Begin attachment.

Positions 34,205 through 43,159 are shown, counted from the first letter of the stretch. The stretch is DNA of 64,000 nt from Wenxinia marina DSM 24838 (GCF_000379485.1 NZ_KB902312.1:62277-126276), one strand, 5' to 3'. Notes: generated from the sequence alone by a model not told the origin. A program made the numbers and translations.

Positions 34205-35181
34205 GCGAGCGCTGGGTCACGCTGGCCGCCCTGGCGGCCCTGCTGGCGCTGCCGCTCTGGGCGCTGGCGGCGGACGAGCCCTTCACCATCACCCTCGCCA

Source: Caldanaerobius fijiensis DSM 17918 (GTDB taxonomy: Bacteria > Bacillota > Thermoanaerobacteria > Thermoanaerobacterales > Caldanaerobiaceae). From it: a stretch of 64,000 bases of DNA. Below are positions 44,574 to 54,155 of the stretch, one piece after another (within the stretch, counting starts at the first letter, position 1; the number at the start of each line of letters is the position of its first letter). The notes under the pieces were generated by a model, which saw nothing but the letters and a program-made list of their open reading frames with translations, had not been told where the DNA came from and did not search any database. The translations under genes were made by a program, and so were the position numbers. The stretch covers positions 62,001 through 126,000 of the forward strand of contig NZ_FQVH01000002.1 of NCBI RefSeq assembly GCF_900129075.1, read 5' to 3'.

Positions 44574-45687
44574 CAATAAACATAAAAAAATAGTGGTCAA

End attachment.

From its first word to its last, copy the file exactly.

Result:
Positions 34,205 through 43,159 are shown, counted from the first letter of the stretch. The stretch is DNA of 64,000 nt from Wenxinia marina DSM 24838 (GCF_000379485.1 NZ_KB902312.1:62277-126276), one strand, 5' to 3'. Notes: generated from the sequence alone by a model not told the origin. A program made the numbers and translations.

Positions 34205-35181
34205 GCGAGCGCTGGGTCACGCTGGCCGCCCTGGCGGCCCTGCTGGCGCTGCCGCTCTGGGCGCTGGCGGCGGACGAGCCCTTCACCATCACCCTCGCCA

Source: Caldanaerobius fijiensis DSM 17918 (GTDB taxonomy: Bacteria > Bacillota > Thermoanaerobacteria > Thermoanaerobacterales > Caldanaerobiaceae). From it: a stretch of 64,000 bases of DNA. Below are positions 44,574 to 54,155 of the stretch, one piece after another (within the stretch, counting starts at the first letter, position 1; the number at the start of each line of letters is the position of its first letter). The notes under the pieces were generated by a model, which saw nothing but the letters and a program-made list of their open reading frames with translations, had not been told where the DNA came from and did not search any database. The translations under genes were made by a program, and so were the position numbers. The stretch covers positions 62,001 through 126,000 of the forward strand of contig NZ_FQVH01000002.1 of NCBI RefSeq assembly GCF_900129075.1, read 5' to 3'.

Positions 44574-45687
44574 CAATAAACATAAAAAAATAGTGGTCAA